Thursday, November 5, 2015

Canyonlands NP Is COOL!

Here We Go! Canyonlands National Park!
Hi Kids! We sure miss you already. Dad told me to quit whining and being a weanie, he's worried I won't travel much, especially after the new granddaughter arrives. Hmmmm.  A good question, I admit.  We know why he is really worried, as you know, he only knows how to make pancakes. I am the chief chuck wagon chef.

We weren't sure what to expect at Canyonlands National Park.  If I had to sum it up, I would say: It's like a smaller version of the Grand Canyon, but it's much more than that.  Certainly worth the effort, and I am really glad we were able to include it in this trip.  You must go see it.

I told Dad, you can only take a photo if there is one of us IN IT.
The Utah National Parks have that surreal, prehistoric feel that elevates the whole experience into something really special.  I will not even attempt to describe it to you, I don't think it's possible.  We often feel as if we are playing inside of an episode of "The Flintstones".  It's amazing. Huge, colorful slickrock hills and canyons and red sand with the sagebrush and juniper growing where it can manage to.  Just beautiful, and so hostile.

The weather app on my phone told us that our unseasonably beautiful weather was not going to last, so inevitably our thoughts were turning to trying to maximize our hiking opportunities and planning accordingly.  The National Parks system has done an outstanding job of making most of the most stunning highlights of the parks accessible by car and only a short to moderate hike.  This was a blessing this trip as we were trying to cover a lot of ground while the sun was shining. The weather is usually great here, but the winters are not to be trifled with.  Powerful wind storms with rain and snow threatening kept us thinking of being efficient.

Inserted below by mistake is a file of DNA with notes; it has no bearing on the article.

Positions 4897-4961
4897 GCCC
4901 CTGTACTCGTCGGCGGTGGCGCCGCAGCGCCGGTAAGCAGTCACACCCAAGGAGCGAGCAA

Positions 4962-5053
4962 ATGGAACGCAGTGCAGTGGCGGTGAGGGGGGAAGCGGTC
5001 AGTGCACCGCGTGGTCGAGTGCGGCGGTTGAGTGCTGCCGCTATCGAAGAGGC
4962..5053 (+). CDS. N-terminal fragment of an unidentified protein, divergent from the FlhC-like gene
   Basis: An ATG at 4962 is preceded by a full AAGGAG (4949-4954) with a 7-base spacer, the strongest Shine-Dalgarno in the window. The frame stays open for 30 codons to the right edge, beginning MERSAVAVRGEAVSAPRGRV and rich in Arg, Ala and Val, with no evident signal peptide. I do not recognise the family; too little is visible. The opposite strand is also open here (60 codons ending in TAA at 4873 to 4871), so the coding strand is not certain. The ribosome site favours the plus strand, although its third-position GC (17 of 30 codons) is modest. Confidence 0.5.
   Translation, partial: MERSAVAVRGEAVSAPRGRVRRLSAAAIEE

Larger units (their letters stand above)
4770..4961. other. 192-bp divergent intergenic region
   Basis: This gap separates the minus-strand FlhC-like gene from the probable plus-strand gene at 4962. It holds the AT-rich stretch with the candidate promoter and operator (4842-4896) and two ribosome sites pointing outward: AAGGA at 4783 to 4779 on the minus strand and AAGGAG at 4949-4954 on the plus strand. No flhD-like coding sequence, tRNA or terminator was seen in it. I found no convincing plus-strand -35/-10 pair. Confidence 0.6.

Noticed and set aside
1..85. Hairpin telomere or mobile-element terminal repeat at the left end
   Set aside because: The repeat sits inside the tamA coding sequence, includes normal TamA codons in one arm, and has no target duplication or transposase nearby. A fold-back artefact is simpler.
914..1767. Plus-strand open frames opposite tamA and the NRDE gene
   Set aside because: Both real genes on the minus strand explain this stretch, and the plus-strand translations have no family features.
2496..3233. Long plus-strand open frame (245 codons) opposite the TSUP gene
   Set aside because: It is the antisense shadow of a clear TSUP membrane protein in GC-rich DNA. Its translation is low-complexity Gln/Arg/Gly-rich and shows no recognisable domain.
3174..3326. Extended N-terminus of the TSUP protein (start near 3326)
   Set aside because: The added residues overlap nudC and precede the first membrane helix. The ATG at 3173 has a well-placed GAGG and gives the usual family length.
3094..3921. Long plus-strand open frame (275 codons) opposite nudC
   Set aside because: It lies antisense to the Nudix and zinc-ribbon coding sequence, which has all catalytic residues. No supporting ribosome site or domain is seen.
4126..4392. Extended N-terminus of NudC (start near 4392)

Yes, he really is standing on the edge of infinity... It was hair-raising
One of the standout features that will remain with me about Canyonlands (not in small part due to my uneasiness with heights) was the "Rim Trail" that is accessed from the "Grand View Overlook".  Absolutely stunning as you stroll, with NO guardrails, along the edge of a enormous precipice into eternity.  It was exciting, and scary and awe inspiring.  I shudder to think of anyone bringing small children or pets (pets are prohibited) because you are literally steps from certain death.  On this particular day, as foul weather was on it's way, the wind was gusting mightily.  It was scary to even be near the edge with the wind enticing you to fall over the edge. I have all kinds of demons inside of me, pulling me toward the edge, beckoning me to infinity.

Beautiful sites, but small, no hookups of any kind.
We continued to tour the park with an eye on the sky, ever thankful that we were afforded the good weather we have enjoyed so far.  We knew we were on borrowed time.  Our Lance camper has been performing flawlessly, keeping us fed, comfortable and clean while we played in this giant, wild playground.  There are a few very small campgrounds, but no hookups, not even water to be had.  It's strictly dry-camping and we know that we were some of the most comfortable people there.  We watched one poor campers tent flapping from the one brave remaining tent stake like a flag in the wind as we played "Farkle" and sipped our wine at our cozy dining table. The sites are all extremely small, not intended for much more than a vehicle, and not many can accommodate more than that.

Tomorrow we hit Arches National Park!

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